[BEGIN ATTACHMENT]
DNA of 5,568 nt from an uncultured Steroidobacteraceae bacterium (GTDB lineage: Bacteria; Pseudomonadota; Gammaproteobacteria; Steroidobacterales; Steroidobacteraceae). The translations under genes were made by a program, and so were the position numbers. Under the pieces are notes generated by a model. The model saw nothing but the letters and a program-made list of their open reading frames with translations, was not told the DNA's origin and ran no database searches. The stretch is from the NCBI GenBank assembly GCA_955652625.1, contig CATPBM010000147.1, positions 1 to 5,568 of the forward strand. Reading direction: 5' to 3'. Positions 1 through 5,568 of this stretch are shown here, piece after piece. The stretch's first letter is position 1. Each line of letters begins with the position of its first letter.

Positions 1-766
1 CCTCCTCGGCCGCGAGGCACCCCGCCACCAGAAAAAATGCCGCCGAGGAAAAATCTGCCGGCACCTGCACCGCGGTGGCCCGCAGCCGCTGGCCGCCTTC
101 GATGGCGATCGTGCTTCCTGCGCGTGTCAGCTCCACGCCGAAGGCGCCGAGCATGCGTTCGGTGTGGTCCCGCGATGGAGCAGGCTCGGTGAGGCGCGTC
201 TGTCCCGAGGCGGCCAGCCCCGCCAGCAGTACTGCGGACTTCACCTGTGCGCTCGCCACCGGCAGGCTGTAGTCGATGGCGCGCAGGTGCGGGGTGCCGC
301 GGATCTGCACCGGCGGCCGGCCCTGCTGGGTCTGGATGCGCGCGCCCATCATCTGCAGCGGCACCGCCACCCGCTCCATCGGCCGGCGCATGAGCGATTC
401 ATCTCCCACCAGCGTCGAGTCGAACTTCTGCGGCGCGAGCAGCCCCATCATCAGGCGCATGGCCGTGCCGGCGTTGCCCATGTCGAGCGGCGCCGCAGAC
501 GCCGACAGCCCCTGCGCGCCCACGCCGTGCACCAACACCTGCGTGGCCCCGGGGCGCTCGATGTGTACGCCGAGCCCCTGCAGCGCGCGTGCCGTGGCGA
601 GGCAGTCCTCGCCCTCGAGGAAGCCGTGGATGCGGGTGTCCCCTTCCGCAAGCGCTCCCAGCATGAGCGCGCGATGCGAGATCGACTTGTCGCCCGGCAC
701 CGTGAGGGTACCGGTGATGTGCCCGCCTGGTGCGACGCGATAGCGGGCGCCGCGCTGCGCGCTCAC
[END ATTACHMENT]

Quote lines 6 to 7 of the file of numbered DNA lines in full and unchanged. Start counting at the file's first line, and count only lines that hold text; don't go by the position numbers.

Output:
301 GGATCTGCACCGGCGGCCGGCCCTGCTGGGTCTGGATGCGCGCGCCCATCATCTGCAGCGGCACCGCCACCCGCTCCATCGGCCGGCGCATGAGCGATTC
401 ATCTCCCACCAGCGTCGAGTCGAACTTCTGCGGCGCGAGCAGCCCCATCATCAGGCGCATGGCCGTGCCGGCGTTGCCCATGTCGAGCGGCGCCGCAGAC